Our three asks: Where do the parties stand?

 

Politicians at POP
Politicians line up at Pedal on Parliament in Glasgow

With just over a week to go before the elections, we’ve been crunching the numbers again. We’ve now had more than 350 candidates respond in some way or another to our three asks – which is over 13% of the 2,569 candidates standing in total.

You can see the full table online, but here’s an overview of which candidates have responded by party:

Figures showing the share of candidates responding by party
The Greens are well out in front, with 58.3% of candidates responding, followed by the Tories and the Liberal Democrats who are almost neck and neck with 12.6% and 12.5% of candidates responding respectively. The SNP are on 11.5% and Labour are on 9.5%.

Of course responding is one thing – the more interesting question is whether candidates actually support our asks or not. At the moment, almost every candidate who has actually responded has done so positively, either fully or partially supporting some or all of our pledges, but the parties do vary somewhat as to the degree of support. The graphs below show the share of all candidates standing who have either partially or fully supported each ask, by party. The difference is clearest when it comes to our question on investment:

candidate responses on investment, by party
Share of all candidates by party who fully or partially supported our call for investment in active travel of 10% of the transport budget

Perhaps because this is the most ‘measurable’ of the asks, it’s tended to attract the most cautious replies, particularly among Conservatives. Looking at the individual responses, this seems to be a mixture of candidates not wanting to commit themselves to a figure, or feeling that 10% of the transport budget is too high.

Support for decent ‘all ability’ infrastructure has attracted the most whole-hearted support – it’s clear that most candidates recognise that if we’re going to build cycle paths, then it’s worth doing it properly.

candidates supporting infrastructure by party
Share of all candidates  by party who fully or supported our call for infrastructure suitable for all ages and all abilities

Support for removing local barriers was somewhere in the middle – and when you analyse individual candidate responses it’s clear that some of them have taken ‘barriers’ fairly literally, to mean the removal of bollards or other obstructions on cycle paths, which might explain why some are less enthusiastic! Clearly we need to work on our wording – but if you’re contacting your candidates you might want to explain that this is the removal of any kind of barrier, which could translate into the need for a dropped kerb or a new pedestrian crossing, as much as removing an actual physical barrier.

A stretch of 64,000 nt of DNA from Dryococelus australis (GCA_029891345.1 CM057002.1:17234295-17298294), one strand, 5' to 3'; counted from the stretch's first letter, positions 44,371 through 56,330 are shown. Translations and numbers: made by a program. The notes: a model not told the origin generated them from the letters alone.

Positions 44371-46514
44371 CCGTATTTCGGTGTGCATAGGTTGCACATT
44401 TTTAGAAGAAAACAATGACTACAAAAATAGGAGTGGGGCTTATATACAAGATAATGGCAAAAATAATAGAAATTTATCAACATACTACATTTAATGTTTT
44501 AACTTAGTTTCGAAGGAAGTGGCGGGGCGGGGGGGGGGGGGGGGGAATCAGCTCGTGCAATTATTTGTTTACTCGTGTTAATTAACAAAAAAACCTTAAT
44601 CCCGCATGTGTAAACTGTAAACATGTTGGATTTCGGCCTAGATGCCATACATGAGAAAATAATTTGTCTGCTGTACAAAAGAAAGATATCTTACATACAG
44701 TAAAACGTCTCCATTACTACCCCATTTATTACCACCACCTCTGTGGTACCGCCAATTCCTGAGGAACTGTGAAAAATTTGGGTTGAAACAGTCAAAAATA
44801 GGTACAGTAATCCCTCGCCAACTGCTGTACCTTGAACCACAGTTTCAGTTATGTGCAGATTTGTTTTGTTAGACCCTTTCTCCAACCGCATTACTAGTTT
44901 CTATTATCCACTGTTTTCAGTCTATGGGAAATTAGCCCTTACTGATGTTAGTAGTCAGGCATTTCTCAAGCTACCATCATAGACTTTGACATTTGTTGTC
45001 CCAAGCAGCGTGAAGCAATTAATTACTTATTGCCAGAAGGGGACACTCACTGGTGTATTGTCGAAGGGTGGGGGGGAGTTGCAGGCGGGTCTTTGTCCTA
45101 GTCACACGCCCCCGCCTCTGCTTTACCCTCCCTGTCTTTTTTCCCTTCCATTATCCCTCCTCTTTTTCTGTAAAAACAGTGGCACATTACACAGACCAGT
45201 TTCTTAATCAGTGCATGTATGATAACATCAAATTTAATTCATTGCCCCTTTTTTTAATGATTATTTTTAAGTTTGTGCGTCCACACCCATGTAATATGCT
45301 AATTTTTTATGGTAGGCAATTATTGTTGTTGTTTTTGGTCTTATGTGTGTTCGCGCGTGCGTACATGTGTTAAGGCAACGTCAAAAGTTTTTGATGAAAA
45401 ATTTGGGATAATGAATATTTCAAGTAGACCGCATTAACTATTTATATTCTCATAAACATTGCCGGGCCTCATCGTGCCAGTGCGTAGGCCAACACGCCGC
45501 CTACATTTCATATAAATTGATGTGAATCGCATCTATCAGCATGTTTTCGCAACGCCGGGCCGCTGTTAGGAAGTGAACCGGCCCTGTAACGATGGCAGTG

share of candidates supporting local barrier removal by party
Share of all candidates by party fully or partially supporting the removal of local barriers to walking and cycling

We’ve also now added several party manifestos to our candidate information base so even if your candidate hasn’t responded you can still find out where your local parties stand (and they vary widely from local authority area to local authority area!). But we’d still rather hear from the candidates directly if we can. Not only does it mean they’ve had to think about active travel and realise it’s an issue for some of their voters – remember, they’ll be hearing all about parking and potholes from others – but because some of the individual responses have been great. We’ve been heartened to learn how many of our wannabe councillors actually get the issues, ride a bike and walk themselves, and are excited about our campaign!

We’ve a week to go, so there’s still time for more responses! We’ll be updating our website every night with new data so keep on contacting your councillors and letting them know we want to hear from them! They can email us on contact@walkcyclevote.scot, contact us on Twitter at @walkcyclevote or just fill in our super-quick candidates’ survey.

NB: If you’re interested in the actual data you can see the figures here.